Patriotism is on everyone'ssleeve. But not a word on nationalism. Why is it taboo? Because the minorities have no past to be proud of.
Isn'tnationalism all about a country'spast?its heritage, its civilisation? Yes. But the minorities have rejected this heritage, when they got converted to their present faith. They do not want to be reminded of this past.
But do our people know the difference between nationalism and patriotism? Most people do not. (I had raised this issue earlier in Organiser, dt 2.7.06)
What, then, was the assumption? The assumption was that we are all patriots until we are proved otherwise. Today, we cannot be so sure. In fact, we do not know whether our neighbour is a patriot or a terrorist. Our loyalties are terribly divided today. There are millions of traitors living in this country. But do we know what it is to be a nationalist? Most of us do not. Others have reasons to be hostile to nationalists. Let me illustrate: Tagore was a nationalist. Jinnah was a patriot. Nehru was a nationalist. Iqbal was a patriot. To Tagore, India was a ?living mother?. So she was to Vivekananda. Tagore wanted to be born in India ?again and again?. That would have been blasphemous to Muslims. ?With all her poverty, misery, and wretchedness?, Tagore writes, ?I love India most.? Why? Because ?it has been the haunt of our gods, the hermitage of our rishis, the nourishing mother of our forefathers.? In other words, it was almost a mystic love. Jinnah would have laughed at these sentiments. But, then, he was no nationalist.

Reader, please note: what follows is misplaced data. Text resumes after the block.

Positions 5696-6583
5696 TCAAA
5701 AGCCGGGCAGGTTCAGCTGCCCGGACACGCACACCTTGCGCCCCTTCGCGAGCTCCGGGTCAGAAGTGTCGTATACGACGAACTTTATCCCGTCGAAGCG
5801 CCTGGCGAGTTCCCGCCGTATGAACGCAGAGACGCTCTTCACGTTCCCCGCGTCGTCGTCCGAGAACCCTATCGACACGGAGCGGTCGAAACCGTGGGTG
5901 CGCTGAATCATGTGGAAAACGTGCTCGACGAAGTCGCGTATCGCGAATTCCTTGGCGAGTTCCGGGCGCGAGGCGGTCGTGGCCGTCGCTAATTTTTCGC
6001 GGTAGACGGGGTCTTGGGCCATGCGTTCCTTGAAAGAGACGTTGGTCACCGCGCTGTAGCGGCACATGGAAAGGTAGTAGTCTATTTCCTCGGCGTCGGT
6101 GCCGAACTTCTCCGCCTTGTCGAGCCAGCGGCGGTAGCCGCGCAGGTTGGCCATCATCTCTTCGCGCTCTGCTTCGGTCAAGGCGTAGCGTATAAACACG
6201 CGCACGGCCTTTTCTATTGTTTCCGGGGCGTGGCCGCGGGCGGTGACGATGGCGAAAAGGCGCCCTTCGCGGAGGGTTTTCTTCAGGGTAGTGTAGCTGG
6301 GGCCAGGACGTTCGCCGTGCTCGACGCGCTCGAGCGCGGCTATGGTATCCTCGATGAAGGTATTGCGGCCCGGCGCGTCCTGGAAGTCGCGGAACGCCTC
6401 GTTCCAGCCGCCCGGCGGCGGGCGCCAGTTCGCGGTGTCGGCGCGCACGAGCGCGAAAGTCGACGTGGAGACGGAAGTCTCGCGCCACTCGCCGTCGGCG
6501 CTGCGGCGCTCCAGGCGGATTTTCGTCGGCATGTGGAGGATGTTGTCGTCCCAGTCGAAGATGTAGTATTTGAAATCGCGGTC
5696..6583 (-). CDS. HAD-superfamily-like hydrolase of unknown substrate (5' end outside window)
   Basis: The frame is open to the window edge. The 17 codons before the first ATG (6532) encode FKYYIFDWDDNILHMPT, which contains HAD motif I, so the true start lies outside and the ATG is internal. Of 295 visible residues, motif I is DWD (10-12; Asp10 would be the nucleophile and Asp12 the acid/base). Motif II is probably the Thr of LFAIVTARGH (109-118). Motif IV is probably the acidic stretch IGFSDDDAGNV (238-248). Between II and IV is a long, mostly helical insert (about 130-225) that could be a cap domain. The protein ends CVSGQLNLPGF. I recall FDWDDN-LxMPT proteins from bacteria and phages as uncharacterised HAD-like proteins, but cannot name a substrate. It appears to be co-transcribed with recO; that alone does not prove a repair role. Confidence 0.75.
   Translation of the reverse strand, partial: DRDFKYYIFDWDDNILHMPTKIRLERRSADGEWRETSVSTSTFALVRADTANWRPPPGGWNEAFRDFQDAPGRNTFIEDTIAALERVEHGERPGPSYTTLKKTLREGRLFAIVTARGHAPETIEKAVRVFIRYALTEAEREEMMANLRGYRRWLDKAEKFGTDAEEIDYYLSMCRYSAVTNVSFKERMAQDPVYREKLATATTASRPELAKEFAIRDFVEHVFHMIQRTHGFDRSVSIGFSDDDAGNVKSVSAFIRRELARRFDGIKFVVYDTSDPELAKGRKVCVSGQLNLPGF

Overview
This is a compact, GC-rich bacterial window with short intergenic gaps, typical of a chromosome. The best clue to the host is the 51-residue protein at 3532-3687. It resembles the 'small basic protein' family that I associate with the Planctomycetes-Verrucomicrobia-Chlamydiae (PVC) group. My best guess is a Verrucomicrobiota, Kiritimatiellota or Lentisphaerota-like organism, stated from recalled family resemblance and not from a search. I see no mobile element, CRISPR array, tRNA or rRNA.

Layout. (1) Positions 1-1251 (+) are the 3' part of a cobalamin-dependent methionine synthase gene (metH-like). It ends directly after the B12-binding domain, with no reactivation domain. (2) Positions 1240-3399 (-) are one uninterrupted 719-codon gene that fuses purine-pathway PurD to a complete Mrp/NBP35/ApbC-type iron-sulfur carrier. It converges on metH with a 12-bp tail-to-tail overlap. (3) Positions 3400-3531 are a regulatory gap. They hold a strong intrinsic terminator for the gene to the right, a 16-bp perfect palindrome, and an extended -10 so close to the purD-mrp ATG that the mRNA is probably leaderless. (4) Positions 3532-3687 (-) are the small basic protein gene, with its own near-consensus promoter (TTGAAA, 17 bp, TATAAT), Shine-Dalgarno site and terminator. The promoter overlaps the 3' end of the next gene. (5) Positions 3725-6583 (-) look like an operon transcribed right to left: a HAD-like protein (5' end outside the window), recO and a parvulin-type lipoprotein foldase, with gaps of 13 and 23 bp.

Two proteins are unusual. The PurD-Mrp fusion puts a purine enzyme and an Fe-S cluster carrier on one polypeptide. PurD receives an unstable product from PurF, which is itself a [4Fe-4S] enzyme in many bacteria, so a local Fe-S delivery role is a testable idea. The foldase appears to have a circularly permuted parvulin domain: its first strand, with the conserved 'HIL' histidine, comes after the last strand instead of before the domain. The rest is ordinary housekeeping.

We Hindus have a special regard for India. In fact, for everything Indian. This explains why we were ready to make the greatest sacrifice for India'sfreedom. The minorities showed least inclination to make sacrifices. They had no ?special? relation with India. In any case, as a true Muslim, they could not have been in ?love? with anything pre-Islamic according to the Quran. The inference is: If you were so much in love with pre-Islamic life, you should not have converted to Islam.
Nehru says: ?We Hindus are bound together by an inner unity. This was not geographical unity or political unity, but cultural unity. If this is so, the minorities are not part of this unity. Then how are they tied to the rest of India?
This cultural unity of India was set by no less a person than Shankara, the greatest philosopher of Hinduism. In his brief but strenuous life, he set the cultural boundary of India.
The political life of India was broken up many a time, but no one could break up its cultural unity. In practice, what does this imply? In a convocation address at the Aligarh Muslim University on January 28, 1948, Nehru asked the Muslims whether they were ?proud? of their past, of their inheritance, of their ancestors. In other words, he wanted to know from them how they felt about their past. ?Do you feel? he asked ?that you are inheritors of that past and, therefore ?proud of something that belongs to you as much as to me??
Alas, there was no answer. How can there be? Do not Muslims and Christians reject their past before their conversion? How can they be proud of that same past now? Which is why our minorities do not want to talk of nationalism and fear to harken to the past.
Tagore says ?We want to draw a veil over our past to appease the Muslims.? We have done it for a long time. It is time to lift the veil.